This page provides instructions on how to configure and use Dev-C++, a programmer's IDE, to develop mixed C-Assembly programs using MASM32. Both Dev-C++ and MASM32 can be obtain free of charge from
From the first site you can download a Dev-C++ distribution that contains a full distribution of Mingw/GCC. The following instructions are based on version Dev-C++ 5.0 beta 9.2 (184.108.40.206) of such distribution. Version 9 of MASM32 was used.
DISCLAIMER: Although I have made my best effort to provide accurate information, the following information and code are provided without any warranty, implicit or explicit. You can use it free of charge at your own risk.
1) Download the zip file containing the sample code from here, and decompress it in an appropriate folder. You will provide you with files main.c, asmcode.asm and masm.mak, which you can use as templates for your program.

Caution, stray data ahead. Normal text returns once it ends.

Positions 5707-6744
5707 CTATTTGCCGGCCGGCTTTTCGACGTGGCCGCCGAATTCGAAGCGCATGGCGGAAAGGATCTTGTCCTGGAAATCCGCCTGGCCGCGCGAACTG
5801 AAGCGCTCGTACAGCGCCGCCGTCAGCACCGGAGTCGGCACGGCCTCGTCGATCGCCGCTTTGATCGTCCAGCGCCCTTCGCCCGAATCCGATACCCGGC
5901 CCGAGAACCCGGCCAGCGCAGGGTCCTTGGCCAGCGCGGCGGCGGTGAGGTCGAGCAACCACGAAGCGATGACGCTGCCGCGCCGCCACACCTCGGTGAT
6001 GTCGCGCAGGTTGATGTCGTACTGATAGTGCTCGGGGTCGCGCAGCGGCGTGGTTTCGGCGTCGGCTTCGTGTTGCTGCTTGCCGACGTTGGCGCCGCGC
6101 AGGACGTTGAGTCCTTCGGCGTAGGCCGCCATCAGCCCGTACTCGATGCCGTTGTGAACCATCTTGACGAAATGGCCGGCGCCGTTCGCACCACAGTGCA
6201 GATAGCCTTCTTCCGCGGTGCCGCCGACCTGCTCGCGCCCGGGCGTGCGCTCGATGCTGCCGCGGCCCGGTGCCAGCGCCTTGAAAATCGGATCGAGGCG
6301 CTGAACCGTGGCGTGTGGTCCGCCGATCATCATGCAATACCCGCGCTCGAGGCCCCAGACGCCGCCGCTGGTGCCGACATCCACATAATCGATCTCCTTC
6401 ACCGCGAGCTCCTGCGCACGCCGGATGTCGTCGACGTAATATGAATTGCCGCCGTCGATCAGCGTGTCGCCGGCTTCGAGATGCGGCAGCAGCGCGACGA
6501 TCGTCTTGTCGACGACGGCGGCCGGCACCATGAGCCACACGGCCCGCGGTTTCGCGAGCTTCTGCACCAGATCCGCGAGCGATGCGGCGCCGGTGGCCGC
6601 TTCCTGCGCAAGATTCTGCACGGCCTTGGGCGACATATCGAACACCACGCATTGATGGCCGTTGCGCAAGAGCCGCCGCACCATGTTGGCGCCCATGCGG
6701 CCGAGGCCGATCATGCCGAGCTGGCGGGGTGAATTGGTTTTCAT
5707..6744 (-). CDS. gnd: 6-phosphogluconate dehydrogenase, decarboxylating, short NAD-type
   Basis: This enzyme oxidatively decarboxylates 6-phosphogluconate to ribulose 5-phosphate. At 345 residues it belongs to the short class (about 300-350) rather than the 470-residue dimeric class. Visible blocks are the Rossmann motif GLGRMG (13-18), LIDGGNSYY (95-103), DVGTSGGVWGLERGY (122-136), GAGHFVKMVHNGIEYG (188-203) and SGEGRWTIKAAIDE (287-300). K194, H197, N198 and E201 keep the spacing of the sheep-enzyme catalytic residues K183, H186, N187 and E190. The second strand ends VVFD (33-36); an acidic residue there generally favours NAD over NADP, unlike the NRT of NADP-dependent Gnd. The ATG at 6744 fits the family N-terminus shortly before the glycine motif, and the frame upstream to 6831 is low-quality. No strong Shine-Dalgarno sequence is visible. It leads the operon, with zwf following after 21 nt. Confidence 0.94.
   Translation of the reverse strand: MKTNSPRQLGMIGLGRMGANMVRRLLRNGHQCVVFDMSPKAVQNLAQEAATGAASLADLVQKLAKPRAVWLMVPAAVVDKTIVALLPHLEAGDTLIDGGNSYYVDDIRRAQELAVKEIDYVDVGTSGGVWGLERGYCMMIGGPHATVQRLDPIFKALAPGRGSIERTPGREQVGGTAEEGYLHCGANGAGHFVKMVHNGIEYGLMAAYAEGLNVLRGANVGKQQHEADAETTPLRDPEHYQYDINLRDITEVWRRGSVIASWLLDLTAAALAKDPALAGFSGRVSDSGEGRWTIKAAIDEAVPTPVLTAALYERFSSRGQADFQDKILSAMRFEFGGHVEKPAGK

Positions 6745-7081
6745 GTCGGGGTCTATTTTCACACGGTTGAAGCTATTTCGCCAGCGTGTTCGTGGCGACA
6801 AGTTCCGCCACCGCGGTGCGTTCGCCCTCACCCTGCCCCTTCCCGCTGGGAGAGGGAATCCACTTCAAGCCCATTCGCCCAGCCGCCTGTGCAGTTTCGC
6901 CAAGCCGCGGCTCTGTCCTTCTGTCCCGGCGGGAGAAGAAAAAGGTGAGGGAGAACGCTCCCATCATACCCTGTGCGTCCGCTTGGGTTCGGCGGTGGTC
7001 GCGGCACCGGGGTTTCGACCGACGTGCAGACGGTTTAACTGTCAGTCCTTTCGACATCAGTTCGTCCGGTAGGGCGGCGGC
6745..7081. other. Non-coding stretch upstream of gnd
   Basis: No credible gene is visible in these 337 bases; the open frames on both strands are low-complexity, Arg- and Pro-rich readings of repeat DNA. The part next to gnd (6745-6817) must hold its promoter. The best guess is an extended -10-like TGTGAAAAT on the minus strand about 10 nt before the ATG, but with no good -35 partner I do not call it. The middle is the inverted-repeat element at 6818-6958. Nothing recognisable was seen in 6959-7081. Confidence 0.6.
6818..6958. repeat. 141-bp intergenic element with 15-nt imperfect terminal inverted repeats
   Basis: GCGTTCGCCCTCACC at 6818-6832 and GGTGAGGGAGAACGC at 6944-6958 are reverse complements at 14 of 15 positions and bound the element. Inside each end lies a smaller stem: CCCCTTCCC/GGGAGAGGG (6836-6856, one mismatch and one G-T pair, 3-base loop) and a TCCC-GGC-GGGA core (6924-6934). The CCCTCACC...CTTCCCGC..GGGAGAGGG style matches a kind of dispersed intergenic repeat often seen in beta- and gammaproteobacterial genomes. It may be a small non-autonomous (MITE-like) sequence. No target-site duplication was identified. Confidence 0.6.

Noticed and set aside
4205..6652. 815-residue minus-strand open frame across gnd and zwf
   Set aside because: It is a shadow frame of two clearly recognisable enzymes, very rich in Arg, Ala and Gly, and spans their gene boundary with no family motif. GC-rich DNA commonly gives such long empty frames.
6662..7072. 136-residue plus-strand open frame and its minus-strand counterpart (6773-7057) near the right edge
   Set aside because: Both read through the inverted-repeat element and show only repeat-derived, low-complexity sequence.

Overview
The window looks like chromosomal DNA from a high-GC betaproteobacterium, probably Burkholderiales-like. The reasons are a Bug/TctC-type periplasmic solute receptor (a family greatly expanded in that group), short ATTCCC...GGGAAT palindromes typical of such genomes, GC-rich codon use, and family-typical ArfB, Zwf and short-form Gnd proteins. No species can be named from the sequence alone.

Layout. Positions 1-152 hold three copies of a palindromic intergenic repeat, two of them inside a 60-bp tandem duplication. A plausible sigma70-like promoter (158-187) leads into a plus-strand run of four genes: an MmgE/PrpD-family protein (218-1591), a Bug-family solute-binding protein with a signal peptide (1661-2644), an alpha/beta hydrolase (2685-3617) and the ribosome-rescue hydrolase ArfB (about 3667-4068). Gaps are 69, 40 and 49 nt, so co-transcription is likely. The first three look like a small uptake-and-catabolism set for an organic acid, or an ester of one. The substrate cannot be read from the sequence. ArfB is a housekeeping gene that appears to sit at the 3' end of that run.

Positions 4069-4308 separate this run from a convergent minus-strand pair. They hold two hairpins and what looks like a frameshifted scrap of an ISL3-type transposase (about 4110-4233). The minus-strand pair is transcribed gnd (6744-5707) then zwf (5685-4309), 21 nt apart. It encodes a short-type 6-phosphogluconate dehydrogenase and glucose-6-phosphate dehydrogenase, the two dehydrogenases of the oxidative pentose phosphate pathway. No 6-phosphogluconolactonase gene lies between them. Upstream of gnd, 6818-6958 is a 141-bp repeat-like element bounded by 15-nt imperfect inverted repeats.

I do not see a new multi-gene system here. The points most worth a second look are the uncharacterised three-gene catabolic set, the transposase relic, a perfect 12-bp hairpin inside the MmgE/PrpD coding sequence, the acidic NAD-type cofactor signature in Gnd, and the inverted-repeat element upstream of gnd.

a) masm.mak to reflect the path to the masm32 libraries in your system;
b) asmcode.asm to reflect the location of the masm32 include files.
3) Create a new Dev-Cpp Console C-project and store it in the folder used to decompress the sample code in step 1. Close the default "main.c" without saving it.
4) Add to your project the files main.c and asmcode.asm:
5) From "Project/Project Options"
6) Go to "Tools/Compiler Options/Compiler", check the "Add these commands to the linker command line" option on, and enter
in the corresponding bottom text box. Then press OK.
8) Invoke "Execute/Compile". The following compiler messages
resolving _i_avg by linking to _i_avg@8
will appear in the compiler message area, indicating compilation without error. More details about the compilation/assembly process can be observed on the "Compile log"
9) Now you can single step through you program using this nice interface. To start,
10) Notice that
11) Once you are happy with your program, you can re-compile a "distribution" version by re-building without the debugging option and with optimization to increase performance. Striping the executable will usually reduce its size significantly.
12) Finally, although the above steps use C and MASM32, it may be relatively straightforward to adapt this process to use other languages.
Some Useful Links: